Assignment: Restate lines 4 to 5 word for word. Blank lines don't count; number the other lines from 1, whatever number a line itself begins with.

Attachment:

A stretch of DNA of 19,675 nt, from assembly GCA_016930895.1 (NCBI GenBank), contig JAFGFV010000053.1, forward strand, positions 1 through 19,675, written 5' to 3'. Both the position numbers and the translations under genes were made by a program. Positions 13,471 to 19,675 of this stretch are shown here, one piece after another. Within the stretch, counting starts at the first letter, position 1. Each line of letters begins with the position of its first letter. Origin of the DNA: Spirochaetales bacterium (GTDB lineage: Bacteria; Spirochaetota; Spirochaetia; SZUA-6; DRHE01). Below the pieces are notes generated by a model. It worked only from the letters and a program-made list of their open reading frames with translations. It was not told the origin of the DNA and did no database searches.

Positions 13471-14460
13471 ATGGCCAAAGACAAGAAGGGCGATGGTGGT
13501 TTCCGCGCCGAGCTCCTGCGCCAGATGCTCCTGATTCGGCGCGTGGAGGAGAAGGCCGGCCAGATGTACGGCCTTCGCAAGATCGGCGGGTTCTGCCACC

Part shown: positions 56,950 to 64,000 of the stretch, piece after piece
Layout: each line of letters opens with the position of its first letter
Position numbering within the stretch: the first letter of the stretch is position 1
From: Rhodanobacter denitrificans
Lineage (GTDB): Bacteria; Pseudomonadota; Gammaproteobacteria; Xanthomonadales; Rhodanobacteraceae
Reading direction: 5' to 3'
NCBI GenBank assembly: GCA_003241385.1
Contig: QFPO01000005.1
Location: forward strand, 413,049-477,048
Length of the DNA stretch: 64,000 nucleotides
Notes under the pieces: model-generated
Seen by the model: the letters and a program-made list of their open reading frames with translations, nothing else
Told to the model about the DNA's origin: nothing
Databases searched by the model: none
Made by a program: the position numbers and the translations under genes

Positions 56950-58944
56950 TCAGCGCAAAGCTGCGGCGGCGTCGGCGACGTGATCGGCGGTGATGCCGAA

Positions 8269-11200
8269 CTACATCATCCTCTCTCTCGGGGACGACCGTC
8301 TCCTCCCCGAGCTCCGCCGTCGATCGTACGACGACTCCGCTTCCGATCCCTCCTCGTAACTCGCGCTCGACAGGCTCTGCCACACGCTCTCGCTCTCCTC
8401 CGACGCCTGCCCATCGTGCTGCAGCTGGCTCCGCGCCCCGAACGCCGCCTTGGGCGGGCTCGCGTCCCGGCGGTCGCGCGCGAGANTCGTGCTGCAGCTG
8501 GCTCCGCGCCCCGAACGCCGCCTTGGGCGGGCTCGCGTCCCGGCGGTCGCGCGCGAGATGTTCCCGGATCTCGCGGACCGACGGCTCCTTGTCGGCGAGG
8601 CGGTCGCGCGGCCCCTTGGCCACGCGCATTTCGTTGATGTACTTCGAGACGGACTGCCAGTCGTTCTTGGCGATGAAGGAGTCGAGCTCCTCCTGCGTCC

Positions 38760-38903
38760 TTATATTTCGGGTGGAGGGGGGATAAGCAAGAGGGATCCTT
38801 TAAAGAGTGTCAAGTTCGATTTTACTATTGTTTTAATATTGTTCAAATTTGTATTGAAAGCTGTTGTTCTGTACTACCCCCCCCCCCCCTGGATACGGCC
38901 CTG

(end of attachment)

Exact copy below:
13501 TTCCGCGCCGAGCTCCTGCGCCAGATGCTCCTGATTCGGCGCGTGGAGGAGAAGGCCGGCCAGATGTACGGCCTTCGCAAGATCGGCGGGTTCTGCCACC

Part shown: positions 56,950 to 64,000 of the stretch, piece after piece